The much-anticipated G1, formerly known as the HTC Dream, is the first open-source Android-based smartphone.
The handset touts touchscreen functionality, a QWERTY keyboard, and a Google-centric mobile Web experience.
Inevitably, comparisons with the iPhone were going to be made and the price – both of the handset and monthly contract charges – was going to be an area of key interest.
The G1 will be available for USD $179 in the US from 22 October where it will be SIM-locked to T-Mobile’s network.
It will be offered with either a USD $25 data plan with unlimited Web access but limited messaging, or users can opt for true unlimited data for USD $35.
T-Mobile’s voice plans start at USD $30, meaning a total cost of USD $55 for unlimited Internet access.
Wired has done an interesting price comparison which estimates that, based on a two-year contract period, the G1 is around USD $380 cheaper than the 3G iPhone.
While the initial reaction to the USD $179 price tag for the G1 was positive, there have been complaints that it doesn’t apply to existing T-Mobile subscribers who have been reportedly been offered an unsubsidized price of USD $399 and a USD $100 online discount.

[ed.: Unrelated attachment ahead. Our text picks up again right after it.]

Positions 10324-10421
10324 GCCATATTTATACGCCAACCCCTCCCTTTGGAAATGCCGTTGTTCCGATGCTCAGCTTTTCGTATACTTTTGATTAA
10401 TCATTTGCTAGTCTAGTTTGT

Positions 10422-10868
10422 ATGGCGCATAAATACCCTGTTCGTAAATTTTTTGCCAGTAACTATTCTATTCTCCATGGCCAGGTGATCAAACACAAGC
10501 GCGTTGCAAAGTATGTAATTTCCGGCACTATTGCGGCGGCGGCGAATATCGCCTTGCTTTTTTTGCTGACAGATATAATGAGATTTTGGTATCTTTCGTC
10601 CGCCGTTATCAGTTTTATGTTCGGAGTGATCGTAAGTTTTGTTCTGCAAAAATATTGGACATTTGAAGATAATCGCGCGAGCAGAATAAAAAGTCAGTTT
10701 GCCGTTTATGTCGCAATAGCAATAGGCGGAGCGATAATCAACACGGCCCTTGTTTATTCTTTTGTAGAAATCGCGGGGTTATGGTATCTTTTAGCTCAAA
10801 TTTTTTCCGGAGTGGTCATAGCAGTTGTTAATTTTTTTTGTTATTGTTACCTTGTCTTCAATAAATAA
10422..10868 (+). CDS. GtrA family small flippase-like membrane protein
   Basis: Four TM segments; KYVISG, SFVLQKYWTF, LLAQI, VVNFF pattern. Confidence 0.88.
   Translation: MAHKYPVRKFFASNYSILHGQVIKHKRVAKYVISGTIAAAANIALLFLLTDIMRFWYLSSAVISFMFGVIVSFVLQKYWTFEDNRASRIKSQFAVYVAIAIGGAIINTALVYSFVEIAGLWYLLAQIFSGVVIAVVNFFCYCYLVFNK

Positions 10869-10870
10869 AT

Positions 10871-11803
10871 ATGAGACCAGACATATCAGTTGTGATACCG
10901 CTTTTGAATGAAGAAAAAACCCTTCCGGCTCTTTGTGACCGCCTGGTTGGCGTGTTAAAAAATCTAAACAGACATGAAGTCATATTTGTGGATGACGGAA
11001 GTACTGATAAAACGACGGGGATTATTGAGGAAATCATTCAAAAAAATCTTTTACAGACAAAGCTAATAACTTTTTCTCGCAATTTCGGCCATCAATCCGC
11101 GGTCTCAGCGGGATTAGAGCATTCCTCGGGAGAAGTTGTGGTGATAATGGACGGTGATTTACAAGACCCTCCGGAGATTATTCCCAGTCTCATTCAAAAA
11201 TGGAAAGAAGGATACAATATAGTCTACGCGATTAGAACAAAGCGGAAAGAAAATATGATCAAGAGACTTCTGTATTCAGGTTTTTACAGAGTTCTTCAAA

This ends up giving the G1 a USD $344 total cost – although this would still make it cheaper using the Wired calculations.
In terms of the spec, “solid but not spectacular” would probably sum up reviews of the handset, which is to be launched in the UK in November and elsewhere in Europe in early 2009.
As would be expected, the G1 comes loaded with Google Search, Google Maps Street View, Gmail, YouTube and other popular Google software that PC users are familiar with.
A full HTML Web browser lets users see any Web page the way it was designed to be seen, and then zoom in to expand any section by tapping on the screen.
Importantly, the G1 builds on the promise of the Google mobile operating system, which gives users access to the Android Market.
Customers can find and download applications from there to expand and personalize the HTC-made handset.
However, while the G1 has generally been greeted with praise, there has been some criticism of its styling and design – with complaints that it’s thicker and heavier than the iPhone and lacks features such as video playback.
A major grumble is that instead of standard headphone and USB ports, it has a proprietary combination port, meaning that regular headphones won’t work unless you add a special dongle.
There has also been some questioning of how “open” the G1 really is, since T-Mobile will be restricting voice over internet protocol (VoIP) applications.